The pin removal rules beautifully replicate the nuances of bowling a ball down your local alley. It is difficult to hit the back pins in isolation...so they are not up for grabs on the first shot. It is all but impossible to remove the central most pin by itself with all pins in play, so that too is not allowed.

The final element that makes the game feel 'real' is the ability to remove up to 3 pins at a time but further turns must knock down at least one pin that is adjacent to those that have already been removed.

This elegantly simulates the path that a ball could take, despite the fact that several turns can be used to replicate the bowling of 2 balls.

It's great stuff and something I would never have thought possible.

d10-2 Strategic Decision Making - Whilst the game can have some luck in its play (which I always prefer in my games), there is an undeniable amount of strategy and forward planning that can be employed.

First there is the nature of the deck to consider. With only two of each value in the deck a player can begin to consider how many cards of a certain value are already in play and how many more are still available (essentially card counting). But like regular solitaire a player cannot be certain of what order the hidden cards are in, or indeed in which pile certain cards reside. That is the beauty of the 3 Ball Pile design.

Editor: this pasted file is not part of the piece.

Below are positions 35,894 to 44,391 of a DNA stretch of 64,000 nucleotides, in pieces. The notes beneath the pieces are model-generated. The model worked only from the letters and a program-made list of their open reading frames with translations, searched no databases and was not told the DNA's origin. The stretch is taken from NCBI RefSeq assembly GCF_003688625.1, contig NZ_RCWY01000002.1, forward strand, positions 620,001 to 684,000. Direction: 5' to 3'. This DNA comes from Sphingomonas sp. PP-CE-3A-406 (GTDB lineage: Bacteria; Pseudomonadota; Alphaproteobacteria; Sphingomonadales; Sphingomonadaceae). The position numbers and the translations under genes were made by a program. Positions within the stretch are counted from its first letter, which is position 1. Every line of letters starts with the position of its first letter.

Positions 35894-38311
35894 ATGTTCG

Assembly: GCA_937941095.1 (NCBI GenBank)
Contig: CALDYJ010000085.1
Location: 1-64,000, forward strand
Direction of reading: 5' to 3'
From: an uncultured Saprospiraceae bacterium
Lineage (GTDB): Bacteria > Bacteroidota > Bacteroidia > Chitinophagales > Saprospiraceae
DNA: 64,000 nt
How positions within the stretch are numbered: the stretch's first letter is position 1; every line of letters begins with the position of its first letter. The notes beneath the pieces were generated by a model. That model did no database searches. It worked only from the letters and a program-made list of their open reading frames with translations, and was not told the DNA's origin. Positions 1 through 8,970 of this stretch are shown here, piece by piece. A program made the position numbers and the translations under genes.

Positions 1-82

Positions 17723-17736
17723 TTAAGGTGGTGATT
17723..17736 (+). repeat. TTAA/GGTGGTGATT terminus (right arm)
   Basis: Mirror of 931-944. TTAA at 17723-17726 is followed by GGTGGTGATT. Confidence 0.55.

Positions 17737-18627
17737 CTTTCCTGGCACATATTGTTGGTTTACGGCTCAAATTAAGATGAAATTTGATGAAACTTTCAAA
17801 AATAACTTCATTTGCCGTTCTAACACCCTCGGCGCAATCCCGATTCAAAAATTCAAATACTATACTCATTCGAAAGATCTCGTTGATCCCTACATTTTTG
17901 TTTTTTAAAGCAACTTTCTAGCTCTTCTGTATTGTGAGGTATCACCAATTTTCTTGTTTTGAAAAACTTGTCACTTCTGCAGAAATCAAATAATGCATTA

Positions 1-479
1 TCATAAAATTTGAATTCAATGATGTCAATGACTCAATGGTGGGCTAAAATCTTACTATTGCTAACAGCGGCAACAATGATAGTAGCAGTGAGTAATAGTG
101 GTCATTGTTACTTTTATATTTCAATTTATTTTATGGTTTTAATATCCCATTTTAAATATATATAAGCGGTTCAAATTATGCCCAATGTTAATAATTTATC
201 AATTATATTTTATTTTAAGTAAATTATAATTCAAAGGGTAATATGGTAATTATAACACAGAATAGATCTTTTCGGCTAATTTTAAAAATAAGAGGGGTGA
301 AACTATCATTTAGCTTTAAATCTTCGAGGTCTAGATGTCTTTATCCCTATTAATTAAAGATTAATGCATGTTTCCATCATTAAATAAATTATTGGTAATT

A player can also consider what possible totals can be made (and the options can be many) in order to try and keep their options as open as possible. Then there is the consideration of the pin positions and which ones to knock down with each turn in order to keep totals alive that may be on other Ball Pile cards and also to keep the pins in a formation to help avoid the creation of single pins (as these can be hard to remove).

Then there is the management of the Ball Piles themselves. Having three options is always better than two so it is in a player's best interest to use cards from the left-most pile if possible, but it won't always be the best option.

In truth I have played many a light game with far less going on in them. Well played Sid...well played. meeple